To get such a response, however, might require a different mode of delivery from the usual intramuscular route or alterations to the current formulation. But a new study [7] looked at how the current vaccine could be optimized for lactating people by changing the timing of inoculation. Sixty-two Israeli women were given their second dose of the Pfizer mRNA vaccine (BNT162b2) during either their second or third trimester of pregnancy. Vaccination during the third trimester resulted in the expected milk vaccine-specific antibody response, high IgG and lower IgA [7]. However, vaccination during the second trimester had the opposite result, higher IgA and lower IgG. There was also greater persistence of IgA antibodies with second trimester vaccination than is usually observed after mRNA vaccination [7]. 

    Although these results seem to suggest that it might be possible to mimic the milk immune response to COVID-19 infection by targeting vaccination to a certain time frame during pregnancy, there are two important caveats. First, the study measured total IgA and the assays did not distinguish between IgA and sIgA. Second, the investigators did not control for asymptomatic COVID-19 infection across their cohort meaning they cannot say with certainty that the effect they measured is solely due to the timing of the vaccine. Hopefully, future studies will overcome these limitations and provide guidance to help pregnant mothers optimize protection for their infants through vaccination. “Vaccine design should absolutely consider the lactating population,” says Powell.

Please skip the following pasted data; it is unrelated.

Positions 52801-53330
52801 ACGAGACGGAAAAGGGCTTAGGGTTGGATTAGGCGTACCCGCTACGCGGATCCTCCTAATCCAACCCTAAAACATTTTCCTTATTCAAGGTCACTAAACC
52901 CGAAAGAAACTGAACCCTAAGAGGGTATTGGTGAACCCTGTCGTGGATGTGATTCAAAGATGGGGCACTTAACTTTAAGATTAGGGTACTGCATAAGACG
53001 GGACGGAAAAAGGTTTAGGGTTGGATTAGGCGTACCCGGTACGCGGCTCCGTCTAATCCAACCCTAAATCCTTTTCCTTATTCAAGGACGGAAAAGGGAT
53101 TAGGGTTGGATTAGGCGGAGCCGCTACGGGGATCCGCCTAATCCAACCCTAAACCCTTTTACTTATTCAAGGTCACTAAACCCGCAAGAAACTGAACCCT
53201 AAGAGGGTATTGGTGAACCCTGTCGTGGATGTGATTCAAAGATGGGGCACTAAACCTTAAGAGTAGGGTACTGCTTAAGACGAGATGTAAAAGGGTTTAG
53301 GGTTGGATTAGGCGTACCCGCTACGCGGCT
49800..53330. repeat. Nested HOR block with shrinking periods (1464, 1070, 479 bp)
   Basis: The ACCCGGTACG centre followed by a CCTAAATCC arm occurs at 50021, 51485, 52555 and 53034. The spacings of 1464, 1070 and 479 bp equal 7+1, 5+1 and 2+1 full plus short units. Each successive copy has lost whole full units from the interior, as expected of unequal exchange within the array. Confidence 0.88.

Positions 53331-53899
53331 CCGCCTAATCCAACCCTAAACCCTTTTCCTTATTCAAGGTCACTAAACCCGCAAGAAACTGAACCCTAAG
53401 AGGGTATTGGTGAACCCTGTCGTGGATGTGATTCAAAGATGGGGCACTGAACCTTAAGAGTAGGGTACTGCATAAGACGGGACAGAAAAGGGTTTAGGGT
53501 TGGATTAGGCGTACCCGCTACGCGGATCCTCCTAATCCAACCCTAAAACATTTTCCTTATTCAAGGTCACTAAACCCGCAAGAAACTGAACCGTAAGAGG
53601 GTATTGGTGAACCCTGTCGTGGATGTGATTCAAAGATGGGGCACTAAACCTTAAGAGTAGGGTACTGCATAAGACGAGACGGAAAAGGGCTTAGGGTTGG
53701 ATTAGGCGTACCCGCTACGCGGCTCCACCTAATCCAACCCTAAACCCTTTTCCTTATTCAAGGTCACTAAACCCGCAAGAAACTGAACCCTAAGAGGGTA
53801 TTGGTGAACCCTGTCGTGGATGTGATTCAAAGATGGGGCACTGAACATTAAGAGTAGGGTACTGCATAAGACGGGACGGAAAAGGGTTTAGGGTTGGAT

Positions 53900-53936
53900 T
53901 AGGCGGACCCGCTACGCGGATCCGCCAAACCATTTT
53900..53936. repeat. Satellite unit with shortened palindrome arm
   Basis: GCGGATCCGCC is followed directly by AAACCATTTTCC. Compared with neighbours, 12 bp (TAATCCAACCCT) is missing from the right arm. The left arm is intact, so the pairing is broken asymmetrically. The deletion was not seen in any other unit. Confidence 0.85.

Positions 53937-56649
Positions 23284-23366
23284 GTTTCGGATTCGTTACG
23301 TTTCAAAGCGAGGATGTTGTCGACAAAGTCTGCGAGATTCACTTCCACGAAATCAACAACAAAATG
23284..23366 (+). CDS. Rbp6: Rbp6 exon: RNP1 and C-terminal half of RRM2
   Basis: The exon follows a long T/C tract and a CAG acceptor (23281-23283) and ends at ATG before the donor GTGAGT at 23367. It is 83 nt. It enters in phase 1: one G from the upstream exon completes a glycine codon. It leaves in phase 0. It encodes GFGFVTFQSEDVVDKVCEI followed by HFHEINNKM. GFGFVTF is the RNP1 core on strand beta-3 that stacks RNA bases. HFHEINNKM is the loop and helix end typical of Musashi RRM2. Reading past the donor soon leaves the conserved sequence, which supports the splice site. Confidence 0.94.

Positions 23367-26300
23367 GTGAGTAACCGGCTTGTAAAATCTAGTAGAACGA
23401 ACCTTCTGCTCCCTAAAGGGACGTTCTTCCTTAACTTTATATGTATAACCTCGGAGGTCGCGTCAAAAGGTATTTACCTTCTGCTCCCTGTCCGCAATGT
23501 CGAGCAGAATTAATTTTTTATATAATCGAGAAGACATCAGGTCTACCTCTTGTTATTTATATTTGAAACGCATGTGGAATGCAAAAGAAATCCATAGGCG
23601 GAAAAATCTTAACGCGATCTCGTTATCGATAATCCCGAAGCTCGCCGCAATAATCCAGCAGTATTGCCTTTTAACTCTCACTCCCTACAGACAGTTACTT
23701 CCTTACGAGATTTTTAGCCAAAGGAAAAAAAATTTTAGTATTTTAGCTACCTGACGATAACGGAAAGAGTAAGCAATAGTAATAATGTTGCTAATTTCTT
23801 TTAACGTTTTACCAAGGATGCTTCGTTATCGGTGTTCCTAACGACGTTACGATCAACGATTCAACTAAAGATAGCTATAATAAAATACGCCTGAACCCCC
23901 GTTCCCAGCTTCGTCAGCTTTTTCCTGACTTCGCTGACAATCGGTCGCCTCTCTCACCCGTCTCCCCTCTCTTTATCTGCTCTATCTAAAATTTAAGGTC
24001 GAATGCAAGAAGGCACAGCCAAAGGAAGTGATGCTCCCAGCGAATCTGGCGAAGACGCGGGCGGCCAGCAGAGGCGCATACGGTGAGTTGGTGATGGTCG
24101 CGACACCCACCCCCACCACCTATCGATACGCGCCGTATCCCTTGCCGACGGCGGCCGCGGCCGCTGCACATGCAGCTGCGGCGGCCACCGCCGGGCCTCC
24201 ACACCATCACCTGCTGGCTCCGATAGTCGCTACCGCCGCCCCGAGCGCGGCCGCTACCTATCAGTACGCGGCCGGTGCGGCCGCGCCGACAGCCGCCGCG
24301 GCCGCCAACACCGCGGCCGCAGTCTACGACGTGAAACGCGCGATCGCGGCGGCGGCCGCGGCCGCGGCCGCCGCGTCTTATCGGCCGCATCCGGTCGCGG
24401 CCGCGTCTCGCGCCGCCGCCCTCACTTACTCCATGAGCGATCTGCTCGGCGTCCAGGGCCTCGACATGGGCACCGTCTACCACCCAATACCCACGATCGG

1. U.S. Food and Drug Administration. (2023, September 11). FDA takes action on updated mRNA covid-19 vaccines to better protect against currently circulating variants [Press release]. variants
    2. Fox A, Marino J, Amanat F, Krammer F, Hahn-Holbrook J, Zolla-Pazner S, Powell RL. Evidence of a significant secretory-IgA-dominant SARS-CoV-2 immune response in human milk following recovery from COVID-19. MedRxiv. 2020 May 8: 2020-05.
    3. Fox A, Marino J, Amanat F, Krammer F, Hahn-Holbrook J, Zolla-Pazner S, Powell RL. Robust and specific secretory IgA against SARS-CoV-2 detected in human milk. Iscience. 2020 Nov 20; 23(11).
    4. Gray KJ, Bordt EA, Atyeo C, Deriso E, Akinwunmi B, Young N, Baez AM, Shook LL, Cvrk D, James K, De Guzman R. 2021. COVID-19 vaccine response in pregnant and lactating women: a cohort study.
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    7. Kigel A, Vanetik S, Mangel L, Friedman G, Nozik C, Terracina C, Taussig D, Dror Y, Samra H, Mandel D, Lubetzky R. Maternal immunization during the second trimester with BNT162b2 mRNA vaccine induces a tobust IgA tesponse in human milk: a prospective cohort study. The American Journal of Clinical Nutrition. 2023 Sep 1;118(3): 572-8.